Bozoma Saint John doesn’t care what you think about her red lipstick or nail art. As her track record shows, she moves boldly to her own beat – from a string of mind-blowing marketing gigs at PepsiCo, Beats Music, Apple and Uber, to now CMO of entertainment mega-agency Endeavor. Here, Bozoma shares her inspiring take on career, growth and finding success.
Brandweek: Tell us about what you are doing now.
Bozoma Saint John: As the Chief Marketing Officer of Endeavor, I am connecting the world of sports, entertainment, art and fashion to audiences around the world. I also work closely with our Endeavor Global Marketing business, which serves as a cultural marketing agency for brands including Anheuser Busch InBev, Papa John’s, Marriott and Visa.
How did you get to where you are today?
“I have always followed my gut toward the jobs or experiences that would help me grow...”
I never had a plan. I have always followed my gut toward the jobs or experiences that would help me grow—the jobs that were interesting to me and the ones that I simply fell in love with. It has been critical in my career not to be moved by title or even financial compensation (although I’ve always fought for my proper worth). My career moves have always found me at a crossroads, which meant that choosing one direction over the other could lead me down a very different path; and I would like to believe that I’ve always made the right choice.
My moves haven’t always been linear; for example, leaving Pepsi after a decade (with big wins like the activation of Beyoncé’s Super Bowl Halftime Show in 2013) and going to an unknown music platform like Beats Music wasn’t a clear, great career-building move to most people. But for me, it meant more responsibility to lead a team and stretch into an industry that I’d only been on the periphery of; and then to grow into the larger role at iTunes which included oversight of movies, books and news was the bigger win.
What do you see as the major opportunities and challenges for women today?
Women’s voices and influence in corporate settings are becoming increasingly more powerful. We have the opportunity to advocate for each other, and therefore increase the caliber of our collective voice to make real change, which benefits everyone. The challenges remain the same as they’ve ever been in that we are still fighting for equal pay and equal opportunity.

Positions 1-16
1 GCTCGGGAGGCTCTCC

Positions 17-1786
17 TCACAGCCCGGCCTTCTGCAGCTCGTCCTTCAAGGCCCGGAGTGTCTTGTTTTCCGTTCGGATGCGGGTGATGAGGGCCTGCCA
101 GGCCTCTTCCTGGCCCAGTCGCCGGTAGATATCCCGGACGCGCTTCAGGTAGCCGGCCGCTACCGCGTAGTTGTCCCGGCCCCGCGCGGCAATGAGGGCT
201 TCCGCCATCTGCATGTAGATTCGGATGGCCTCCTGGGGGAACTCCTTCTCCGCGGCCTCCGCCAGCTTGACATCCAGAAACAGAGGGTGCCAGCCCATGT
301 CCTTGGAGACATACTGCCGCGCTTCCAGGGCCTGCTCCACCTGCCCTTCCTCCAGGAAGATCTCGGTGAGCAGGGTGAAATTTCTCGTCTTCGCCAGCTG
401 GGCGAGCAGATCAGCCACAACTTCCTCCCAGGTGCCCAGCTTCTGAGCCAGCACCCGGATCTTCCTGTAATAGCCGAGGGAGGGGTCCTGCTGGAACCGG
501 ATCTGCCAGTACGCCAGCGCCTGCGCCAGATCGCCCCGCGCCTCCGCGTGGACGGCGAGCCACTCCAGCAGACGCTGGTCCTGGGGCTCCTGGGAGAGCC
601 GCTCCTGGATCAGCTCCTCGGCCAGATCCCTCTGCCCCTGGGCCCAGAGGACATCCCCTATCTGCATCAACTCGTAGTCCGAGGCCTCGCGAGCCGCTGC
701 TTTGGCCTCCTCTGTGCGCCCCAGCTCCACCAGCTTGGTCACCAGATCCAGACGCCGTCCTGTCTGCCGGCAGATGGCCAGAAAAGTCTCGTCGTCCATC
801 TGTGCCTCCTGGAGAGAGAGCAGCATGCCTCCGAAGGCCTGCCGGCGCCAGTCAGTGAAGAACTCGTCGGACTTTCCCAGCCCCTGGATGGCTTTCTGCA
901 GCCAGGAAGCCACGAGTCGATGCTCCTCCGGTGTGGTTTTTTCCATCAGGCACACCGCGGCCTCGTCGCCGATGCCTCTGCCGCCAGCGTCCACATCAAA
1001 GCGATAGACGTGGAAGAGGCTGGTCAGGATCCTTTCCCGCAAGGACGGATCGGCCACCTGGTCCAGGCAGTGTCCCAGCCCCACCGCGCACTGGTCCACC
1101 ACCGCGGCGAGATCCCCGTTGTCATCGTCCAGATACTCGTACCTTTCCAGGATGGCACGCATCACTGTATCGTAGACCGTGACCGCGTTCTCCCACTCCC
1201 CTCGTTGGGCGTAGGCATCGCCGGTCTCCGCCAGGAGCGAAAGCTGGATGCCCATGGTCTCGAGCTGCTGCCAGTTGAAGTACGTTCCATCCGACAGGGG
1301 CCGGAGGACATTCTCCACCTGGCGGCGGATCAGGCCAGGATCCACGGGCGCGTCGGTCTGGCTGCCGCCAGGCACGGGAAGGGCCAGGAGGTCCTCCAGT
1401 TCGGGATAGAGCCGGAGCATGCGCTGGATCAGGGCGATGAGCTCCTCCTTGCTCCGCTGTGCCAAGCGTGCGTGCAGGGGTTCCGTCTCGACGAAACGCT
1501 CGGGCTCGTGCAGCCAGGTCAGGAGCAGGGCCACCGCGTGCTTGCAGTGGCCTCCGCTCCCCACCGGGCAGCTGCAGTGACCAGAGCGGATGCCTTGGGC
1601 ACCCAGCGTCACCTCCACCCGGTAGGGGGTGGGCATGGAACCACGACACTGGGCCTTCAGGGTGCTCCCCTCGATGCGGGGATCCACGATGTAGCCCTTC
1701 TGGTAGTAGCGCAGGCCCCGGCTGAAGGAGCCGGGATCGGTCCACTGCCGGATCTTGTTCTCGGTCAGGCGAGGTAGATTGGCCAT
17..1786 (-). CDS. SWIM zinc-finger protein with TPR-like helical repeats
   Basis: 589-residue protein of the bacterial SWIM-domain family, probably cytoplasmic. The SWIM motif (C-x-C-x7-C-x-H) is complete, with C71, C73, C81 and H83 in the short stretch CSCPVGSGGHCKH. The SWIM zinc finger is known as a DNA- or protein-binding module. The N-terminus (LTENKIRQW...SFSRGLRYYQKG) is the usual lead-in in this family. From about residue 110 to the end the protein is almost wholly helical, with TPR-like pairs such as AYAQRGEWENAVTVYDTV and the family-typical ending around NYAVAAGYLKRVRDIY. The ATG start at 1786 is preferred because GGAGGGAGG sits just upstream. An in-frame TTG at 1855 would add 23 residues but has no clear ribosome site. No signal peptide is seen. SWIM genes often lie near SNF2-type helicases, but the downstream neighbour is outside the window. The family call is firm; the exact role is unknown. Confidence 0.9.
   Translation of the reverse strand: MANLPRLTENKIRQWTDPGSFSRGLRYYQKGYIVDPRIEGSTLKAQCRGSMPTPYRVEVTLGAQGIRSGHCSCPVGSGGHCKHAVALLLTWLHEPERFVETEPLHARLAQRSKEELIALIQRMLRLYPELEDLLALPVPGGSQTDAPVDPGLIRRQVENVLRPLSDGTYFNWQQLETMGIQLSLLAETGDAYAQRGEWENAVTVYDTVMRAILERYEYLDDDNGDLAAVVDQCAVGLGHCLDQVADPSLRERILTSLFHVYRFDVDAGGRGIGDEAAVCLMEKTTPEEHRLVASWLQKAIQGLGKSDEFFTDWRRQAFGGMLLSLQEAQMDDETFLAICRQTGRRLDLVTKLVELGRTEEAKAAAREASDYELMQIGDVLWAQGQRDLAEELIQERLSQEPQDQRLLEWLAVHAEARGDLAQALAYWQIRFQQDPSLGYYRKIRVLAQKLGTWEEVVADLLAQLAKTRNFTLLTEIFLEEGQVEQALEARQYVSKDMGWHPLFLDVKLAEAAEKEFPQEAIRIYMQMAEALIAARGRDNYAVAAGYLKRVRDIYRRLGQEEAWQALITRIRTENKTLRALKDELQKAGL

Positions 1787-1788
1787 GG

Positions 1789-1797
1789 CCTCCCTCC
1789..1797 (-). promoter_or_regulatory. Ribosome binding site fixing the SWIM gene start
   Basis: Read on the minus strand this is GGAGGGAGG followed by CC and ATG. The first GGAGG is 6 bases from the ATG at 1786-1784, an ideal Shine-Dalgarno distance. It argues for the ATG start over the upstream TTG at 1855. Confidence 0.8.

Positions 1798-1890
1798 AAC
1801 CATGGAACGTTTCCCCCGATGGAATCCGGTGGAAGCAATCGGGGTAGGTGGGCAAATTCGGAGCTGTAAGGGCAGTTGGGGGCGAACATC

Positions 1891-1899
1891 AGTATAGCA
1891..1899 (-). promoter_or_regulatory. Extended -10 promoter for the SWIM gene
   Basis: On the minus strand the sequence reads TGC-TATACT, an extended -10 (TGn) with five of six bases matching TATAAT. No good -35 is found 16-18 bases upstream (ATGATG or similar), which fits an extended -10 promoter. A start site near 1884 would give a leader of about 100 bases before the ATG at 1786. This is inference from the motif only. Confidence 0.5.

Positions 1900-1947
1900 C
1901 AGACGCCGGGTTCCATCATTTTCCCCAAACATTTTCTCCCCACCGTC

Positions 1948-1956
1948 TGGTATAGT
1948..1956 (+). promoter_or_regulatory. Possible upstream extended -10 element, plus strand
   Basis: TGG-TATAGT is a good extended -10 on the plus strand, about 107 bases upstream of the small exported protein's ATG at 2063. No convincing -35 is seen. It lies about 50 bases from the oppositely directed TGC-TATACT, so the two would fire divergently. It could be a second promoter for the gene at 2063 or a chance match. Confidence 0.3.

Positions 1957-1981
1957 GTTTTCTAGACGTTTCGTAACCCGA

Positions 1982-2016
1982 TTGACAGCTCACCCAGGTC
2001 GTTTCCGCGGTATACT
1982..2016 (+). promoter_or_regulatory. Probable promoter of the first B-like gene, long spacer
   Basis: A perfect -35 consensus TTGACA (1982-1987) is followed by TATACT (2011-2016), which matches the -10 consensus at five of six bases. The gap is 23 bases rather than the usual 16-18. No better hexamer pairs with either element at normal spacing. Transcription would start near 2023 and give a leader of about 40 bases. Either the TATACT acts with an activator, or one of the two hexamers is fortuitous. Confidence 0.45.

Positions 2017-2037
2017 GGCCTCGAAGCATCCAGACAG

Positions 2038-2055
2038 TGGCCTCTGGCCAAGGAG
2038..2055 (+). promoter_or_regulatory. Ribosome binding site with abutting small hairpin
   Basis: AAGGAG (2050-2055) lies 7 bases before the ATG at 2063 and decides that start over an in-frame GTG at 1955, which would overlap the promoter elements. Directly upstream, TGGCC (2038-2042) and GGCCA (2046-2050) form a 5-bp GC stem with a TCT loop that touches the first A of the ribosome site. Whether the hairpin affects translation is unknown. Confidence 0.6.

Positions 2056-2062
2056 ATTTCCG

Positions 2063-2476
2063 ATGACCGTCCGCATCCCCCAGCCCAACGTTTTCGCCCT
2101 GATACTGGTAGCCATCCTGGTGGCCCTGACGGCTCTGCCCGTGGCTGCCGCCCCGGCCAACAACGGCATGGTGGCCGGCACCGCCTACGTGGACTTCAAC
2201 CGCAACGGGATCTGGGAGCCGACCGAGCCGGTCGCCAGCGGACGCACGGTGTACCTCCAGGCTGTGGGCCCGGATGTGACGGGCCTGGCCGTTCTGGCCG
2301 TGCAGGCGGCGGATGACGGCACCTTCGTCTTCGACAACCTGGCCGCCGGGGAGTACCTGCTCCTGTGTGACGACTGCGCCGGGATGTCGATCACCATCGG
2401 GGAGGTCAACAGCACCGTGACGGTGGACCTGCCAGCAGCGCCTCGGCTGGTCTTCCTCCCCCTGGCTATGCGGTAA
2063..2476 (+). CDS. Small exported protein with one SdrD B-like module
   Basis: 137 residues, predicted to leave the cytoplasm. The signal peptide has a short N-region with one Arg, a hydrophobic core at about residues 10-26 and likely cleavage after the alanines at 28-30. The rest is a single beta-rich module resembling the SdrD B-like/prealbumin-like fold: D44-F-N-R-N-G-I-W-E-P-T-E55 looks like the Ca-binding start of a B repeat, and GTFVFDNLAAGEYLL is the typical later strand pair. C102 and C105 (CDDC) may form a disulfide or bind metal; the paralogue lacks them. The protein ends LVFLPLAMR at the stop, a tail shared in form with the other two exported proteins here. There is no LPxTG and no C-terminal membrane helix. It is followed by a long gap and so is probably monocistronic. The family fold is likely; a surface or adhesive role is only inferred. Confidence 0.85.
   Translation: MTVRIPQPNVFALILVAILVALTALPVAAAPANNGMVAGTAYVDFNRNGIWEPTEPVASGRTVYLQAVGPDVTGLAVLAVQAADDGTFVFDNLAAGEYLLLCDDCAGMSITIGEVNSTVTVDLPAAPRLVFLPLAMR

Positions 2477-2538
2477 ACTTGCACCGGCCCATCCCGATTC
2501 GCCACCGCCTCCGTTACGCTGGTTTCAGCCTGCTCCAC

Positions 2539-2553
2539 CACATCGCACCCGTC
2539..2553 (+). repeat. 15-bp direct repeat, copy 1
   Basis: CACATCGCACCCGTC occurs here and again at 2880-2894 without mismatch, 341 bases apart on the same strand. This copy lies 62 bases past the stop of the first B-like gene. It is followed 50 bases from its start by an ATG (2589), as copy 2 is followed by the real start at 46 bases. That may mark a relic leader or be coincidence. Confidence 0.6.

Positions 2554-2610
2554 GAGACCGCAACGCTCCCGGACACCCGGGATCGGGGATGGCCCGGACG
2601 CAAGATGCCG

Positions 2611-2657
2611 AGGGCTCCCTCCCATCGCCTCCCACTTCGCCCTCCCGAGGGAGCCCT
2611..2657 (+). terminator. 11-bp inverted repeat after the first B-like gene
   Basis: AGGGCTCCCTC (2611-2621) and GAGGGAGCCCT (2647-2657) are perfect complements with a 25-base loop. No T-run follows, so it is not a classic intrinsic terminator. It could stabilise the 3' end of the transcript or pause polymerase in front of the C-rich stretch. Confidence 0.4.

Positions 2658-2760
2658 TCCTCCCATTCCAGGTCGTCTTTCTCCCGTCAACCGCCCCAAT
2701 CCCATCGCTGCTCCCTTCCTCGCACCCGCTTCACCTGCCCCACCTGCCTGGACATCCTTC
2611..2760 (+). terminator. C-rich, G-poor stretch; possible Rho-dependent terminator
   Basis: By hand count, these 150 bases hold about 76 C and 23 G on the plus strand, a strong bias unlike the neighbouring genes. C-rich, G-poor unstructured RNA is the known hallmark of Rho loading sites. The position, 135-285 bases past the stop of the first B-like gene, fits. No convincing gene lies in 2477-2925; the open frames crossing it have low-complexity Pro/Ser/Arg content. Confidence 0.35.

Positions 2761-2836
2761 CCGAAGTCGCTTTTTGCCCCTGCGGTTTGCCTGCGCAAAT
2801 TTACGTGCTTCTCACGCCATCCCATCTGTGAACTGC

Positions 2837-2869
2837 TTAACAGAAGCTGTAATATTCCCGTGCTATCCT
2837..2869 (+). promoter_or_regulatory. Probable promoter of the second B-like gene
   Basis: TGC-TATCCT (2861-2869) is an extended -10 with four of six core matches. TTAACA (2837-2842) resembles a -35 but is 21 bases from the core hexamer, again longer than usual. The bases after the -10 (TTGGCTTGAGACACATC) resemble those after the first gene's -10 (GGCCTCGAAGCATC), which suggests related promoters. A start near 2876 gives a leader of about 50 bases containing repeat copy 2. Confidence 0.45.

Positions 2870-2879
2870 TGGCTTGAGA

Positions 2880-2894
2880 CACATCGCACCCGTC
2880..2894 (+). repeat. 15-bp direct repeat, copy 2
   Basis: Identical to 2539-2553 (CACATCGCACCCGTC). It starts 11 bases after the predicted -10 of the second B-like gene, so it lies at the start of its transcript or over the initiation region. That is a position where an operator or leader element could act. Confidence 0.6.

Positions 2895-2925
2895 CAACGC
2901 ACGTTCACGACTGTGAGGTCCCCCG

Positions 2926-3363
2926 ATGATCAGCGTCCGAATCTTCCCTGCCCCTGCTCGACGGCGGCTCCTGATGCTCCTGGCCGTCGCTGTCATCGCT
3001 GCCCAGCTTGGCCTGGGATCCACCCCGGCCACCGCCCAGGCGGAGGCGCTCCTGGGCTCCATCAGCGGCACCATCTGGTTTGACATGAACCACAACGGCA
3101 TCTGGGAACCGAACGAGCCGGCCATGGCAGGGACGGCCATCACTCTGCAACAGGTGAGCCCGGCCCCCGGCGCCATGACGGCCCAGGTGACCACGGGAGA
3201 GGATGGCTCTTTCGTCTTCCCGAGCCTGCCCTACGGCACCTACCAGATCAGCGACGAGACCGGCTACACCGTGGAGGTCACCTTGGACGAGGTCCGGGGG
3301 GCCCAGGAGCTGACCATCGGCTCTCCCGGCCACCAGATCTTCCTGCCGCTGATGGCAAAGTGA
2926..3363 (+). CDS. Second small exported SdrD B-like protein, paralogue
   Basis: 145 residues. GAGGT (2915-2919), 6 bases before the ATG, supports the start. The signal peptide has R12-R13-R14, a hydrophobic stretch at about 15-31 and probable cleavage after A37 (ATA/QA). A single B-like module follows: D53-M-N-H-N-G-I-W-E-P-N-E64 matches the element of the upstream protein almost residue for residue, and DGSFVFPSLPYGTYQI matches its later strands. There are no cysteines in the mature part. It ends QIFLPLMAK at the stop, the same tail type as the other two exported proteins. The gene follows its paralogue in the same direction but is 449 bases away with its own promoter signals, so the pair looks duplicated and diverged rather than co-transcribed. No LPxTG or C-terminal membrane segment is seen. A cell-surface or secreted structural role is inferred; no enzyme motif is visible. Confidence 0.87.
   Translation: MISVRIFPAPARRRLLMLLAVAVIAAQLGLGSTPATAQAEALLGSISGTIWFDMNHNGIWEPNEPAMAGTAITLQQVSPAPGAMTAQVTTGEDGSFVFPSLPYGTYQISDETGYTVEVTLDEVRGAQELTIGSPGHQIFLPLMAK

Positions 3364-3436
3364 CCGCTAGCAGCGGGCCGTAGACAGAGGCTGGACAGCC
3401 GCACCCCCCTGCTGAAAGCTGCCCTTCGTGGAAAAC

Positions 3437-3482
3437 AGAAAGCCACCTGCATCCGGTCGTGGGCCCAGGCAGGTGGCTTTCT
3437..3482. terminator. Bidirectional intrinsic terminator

What solutions or advice can you share?
“I want to live a life without regret and that requires the bravery to jump, even when you’re not sure the net is there.”
I actually just read a book by Reshma Saujani titled “Brave, Not Perfect,” which encourages women to charge forward even in the face of their imperfections. To make bold moves. I want to live a life without regret and that requires the bravery to jump, even when you’re not sure the net is there. I hope we can all do that. Ask for the raise. Go for the stretch job (even if you don’t have all the experience just yet). Push past the fear of not having “enough” experience/time/worth to achieve the next step in your career RIGHT NOW.
Who helped you in your journey and what advice did they give you?
I’ve had a lot of good advice along the way. My mom showed me how to walk boldly and unapologetically, so I carry a lot of that example with me today. When I was 12, and we moved from Accra to Colorado Springs, she refused to let me hide my culture or history. She showed me that other people should appreciate (and celebrate) my differences. I’ve never forgotten that.
I’ve also had really shitty advice. One of the worst pieces of advice I have received, which turned out to be a blessing, was that I should not wear red lipstick or red nail polish whenever I was trying to be taken seriously. That’s shit advice. I’m going to be bold in everything that I do, including my choice of lipstick and nail art.
What one thing would you have done differently early in your career if you had the right bit of advice?
I wouldn’t do anything differently. I feel that all my experiences have been right for me in my journey. Even the experiences that I may now consider mistakes were beneficial in my growth.
If you weren’t doing what you’re doing now, money or talent would be no object, what would you be doing?
I would still do what I do. Or I would be a unicorn. A real one. No fake horn for me.